Q&A with Simone Resta, Haas F1 Team Technical Director

"Joining Haas represented a new fresh challenge"

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By Olivier Ferret

1 September 2021 - 14:44
Q&A with Simone Resta, Haas F1 (...)

Following the relaunch of Formula 1 regulations set to be used by teams from 2022, Uralkali Haas F1 Team will be releasing a series of content and updates on the creation of the VF-22 and the team behind a new era of racing for the American F1 team. In the first of two conversations, we caught up with Technical Director, Simone Resta who introduces the team behind the VF-22, priorities and how building a new car is as much about people as it is machines…

You joined the Uralkali Haas F1 Team in January, 2021. What drew you to join Formula 1’s American team?

“Joining Haas represented a new fresh challenge and I decided to accept it when it was offered. It’s a very interesting professional opportunity to be part of a young and ambitious growing team.”

When there is a big regulation change that will affect numerous areas of the car, when does work stop on the current car and the team start looking forward? How does the VF-22 come to life, as the genesis of a Formula 1 car is rarely shared…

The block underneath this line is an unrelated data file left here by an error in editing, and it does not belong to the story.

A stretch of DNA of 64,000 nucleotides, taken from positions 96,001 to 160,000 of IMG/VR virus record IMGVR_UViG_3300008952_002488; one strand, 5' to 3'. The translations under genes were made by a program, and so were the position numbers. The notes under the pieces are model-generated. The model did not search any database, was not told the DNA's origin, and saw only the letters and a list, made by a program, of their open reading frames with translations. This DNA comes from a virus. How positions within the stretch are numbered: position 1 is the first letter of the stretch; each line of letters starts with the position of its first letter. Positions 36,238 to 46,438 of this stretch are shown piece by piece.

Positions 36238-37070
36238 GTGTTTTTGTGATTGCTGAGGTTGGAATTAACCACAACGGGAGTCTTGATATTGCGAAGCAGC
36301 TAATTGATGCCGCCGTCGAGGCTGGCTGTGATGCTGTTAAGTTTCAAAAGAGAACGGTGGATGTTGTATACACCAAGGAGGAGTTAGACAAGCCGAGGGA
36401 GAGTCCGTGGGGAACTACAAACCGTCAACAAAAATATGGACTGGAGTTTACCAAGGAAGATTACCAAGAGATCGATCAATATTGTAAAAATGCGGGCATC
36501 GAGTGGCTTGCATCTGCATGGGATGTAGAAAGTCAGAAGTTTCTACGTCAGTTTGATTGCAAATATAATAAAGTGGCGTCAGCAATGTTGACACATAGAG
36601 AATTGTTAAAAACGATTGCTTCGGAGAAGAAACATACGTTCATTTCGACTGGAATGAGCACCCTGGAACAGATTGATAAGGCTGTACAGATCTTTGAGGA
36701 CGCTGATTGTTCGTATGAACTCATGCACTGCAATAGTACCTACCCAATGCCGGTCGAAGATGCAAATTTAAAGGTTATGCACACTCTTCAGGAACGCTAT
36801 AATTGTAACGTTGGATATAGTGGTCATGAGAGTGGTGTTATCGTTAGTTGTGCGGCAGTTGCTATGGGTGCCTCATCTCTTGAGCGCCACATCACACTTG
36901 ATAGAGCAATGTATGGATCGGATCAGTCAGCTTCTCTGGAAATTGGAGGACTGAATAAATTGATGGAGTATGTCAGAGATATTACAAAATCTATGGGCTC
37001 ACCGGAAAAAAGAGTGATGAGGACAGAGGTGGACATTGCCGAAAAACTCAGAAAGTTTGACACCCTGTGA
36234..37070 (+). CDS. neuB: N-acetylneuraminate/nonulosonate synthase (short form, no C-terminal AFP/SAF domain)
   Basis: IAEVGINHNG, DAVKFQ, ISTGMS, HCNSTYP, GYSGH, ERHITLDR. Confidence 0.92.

“Originally this big regulation change was planned for 2021, then when the COVID pandemic hit our sport, it was decided to postpone the introduction of the new regulations to 2022 including several changes. At the same time the aerodynamic development on this platform was frozen for the remaining part of 2020.

“When this decision was taken, Haas was at a point of having done just some small development work, so in 2021, it has been basically a fresh restart on those regulations.

“As previously mentioned, I joined the team in January this year and I started working with the team on the new technical organization almost from scratch, being quite involved in the recruitment process to form the technical organization, reviewing roles and decision-making process, and in parallel doing minimal work needed to legalize the VF-21.

There are a lot of people involved in the creation of a new car – can you share some details on the groups and key figures?

“I feel very lucky having the opportunity of working with a group of very talented engineers, with a few of them having even joined the team together with me. If you look at my first line of reports, there is Andrea Da Zordo (Chief Designer), Matteo Piraccini (Head of Chassis Engineering), Arron Melvin (Head of Aerodynamics), Maurizio Bocchi (Performance Development Manager), then we have Ayao Komatsu, (Director of Engineering) and Ben Agathangelou (Head of Engineering Operations).

“That’s the set-up of the group, I’m physically located in Italy together with most of the technical group, whilst Ayao, travelling to all races, is located in Banbury together with his department.